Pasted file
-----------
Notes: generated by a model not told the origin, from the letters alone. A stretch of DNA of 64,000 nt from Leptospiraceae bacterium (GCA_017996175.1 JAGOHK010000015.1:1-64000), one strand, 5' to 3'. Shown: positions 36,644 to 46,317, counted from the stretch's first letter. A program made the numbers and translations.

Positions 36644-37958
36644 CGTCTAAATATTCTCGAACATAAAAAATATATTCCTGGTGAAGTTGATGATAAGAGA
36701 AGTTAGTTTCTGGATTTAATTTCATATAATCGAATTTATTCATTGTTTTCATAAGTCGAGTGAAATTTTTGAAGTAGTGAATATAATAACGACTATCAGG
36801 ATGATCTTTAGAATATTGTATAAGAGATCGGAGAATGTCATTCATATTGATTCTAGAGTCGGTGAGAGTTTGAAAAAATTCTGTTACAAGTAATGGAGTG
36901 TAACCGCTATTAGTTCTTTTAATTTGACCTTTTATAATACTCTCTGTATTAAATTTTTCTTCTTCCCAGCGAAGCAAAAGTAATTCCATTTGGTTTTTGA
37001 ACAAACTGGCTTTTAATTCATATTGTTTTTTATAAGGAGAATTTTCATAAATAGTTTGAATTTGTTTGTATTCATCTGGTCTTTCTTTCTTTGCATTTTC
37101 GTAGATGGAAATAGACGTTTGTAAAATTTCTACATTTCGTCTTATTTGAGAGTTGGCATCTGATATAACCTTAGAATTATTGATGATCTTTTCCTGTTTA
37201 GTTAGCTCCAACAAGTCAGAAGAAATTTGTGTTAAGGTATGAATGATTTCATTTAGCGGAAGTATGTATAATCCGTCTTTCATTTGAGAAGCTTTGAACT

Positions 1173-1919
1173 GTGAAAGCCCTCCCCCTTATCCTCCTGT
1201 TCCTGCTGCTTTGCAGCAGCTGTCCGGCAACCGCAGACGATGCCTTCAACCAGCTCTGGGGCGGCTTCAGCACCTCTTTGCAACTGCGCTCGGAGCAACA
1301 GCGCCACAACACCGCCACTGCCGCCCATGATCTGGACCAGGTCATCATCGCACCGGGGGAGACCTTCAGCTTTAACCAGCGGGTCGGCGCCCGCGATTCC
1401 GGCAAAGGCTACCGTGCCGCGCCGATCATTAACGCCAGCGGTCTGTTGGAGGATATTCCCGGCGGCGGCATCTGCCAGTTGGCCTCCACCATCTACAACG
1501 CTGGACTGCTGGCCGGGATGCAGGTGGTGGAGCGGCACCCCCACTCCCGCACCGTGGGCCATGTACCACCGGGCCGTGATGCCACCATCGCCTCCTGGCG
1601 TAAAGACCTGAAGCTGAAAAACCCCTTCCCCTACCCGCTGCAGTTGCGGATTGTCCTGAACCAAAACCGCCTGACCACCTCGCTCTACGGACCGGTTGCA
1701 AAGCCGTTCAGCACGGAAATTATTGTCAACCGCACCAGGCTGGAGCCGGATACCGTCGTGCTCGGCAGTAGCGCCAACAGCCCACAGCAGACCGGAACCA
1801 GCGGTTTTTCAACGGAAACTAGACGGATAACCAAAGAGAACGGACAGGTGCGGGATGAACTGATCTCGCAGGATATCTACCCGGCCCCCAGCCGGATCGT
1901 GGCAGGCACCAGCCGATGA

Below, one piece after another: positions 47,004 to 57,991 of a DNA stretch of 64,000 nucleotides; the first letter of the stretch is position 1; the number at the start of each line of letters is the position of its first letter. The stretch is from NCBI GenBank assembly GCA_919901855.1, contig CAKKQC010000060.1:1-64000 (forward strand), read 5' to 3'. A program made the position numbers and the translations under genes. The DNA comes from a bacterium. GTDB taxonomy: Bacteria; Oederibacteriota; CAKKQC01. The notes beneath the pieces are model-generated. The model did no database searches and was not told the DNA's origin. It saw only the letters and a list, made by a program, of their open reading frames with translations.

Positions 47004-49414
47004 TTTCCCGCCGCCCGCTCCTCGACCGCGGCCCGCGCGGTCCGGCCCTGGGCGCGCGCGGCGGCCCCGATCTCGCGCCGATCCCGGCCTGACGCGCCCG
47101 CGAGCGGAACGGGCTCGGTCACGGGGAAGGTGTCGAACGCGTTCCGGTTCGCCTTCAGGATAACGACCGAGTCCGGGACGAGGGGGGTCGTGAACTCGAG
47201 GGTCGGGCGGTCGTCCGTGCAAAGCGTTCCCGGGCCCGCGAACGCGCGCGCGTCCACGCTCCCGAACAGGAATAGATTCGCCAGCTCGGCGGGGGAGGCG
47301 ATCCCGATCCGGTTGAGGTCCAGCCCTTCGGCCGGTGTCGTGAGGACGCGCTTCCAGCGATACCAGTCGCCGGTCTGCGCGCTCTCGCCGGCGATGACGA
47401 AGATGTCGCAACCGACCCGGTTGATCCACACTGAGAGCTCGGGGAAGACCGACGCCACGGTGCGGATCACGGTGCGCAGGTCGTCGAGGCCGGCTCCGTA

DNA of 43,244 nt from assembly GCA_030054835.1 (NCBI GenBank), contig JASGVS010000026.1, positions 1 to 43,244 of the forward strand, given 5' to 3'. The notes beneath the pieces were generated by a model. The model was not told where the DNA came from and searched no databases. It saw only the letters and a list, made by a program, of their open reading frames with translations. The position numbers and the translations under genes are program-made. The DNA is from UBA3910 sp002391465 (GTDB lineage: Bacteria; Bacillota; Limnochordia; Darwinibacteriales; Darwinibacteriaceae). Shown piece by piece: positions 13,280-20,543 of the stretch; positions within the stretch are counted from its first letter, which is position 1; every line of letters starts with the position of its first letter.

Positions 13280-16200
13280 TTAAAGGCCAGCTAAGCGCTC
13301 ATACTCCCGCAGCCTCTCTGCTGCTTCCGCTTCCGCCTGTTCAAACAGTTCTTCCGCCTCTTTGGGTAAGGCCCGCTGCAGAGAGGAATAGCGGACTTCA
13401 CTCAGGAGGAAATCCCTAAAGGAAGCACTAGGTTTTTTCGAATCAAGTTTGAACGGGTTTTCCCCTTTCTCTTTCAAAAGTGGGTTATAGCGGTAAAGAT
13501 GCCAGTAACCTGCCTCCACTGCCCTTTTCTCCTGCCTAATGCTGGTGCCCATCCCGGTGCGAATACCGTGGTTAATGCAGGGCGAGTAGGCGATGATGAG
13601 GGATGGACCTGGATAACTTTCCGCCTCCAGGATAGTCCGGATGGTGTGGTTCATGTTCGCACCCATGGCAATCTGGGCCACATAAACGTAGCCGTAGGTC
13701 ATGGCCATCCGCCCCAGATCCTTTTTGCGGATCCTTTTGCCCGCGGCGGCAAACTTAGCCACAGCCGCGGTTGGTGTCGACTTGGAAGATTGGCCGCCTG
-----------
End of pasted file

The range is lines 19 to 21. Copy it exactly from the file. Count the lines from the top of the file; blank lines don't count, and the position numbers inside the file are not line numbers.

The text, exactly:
1901 GGCAGGCACCAGCCGATGA

Below, one piece after another: positions 47,004 to 57,991 of a DNA stretch of 64,000 nucleotides; the first letter of the stretch is position 1; the number at the start of each line of letters is the position of its first letter. The stretch is from NCBI GenBank assembly GCA_919901855.1, contig CAKKQC010000060.1:1-64000 (forward strand), read 5' to 3'. A program made the position numbers and the translations under genes. The DNA comes from a bacterium. GTDB taxonomy: Bacteria; Oederibacteriota; CAKKQC01. The notes beneath the pieces are model-generated. The model did no database searches and was not told the DNA's origin. It saw only the letters and a list, made by a program, of their open reading frames with translations.

Positions 47004-49414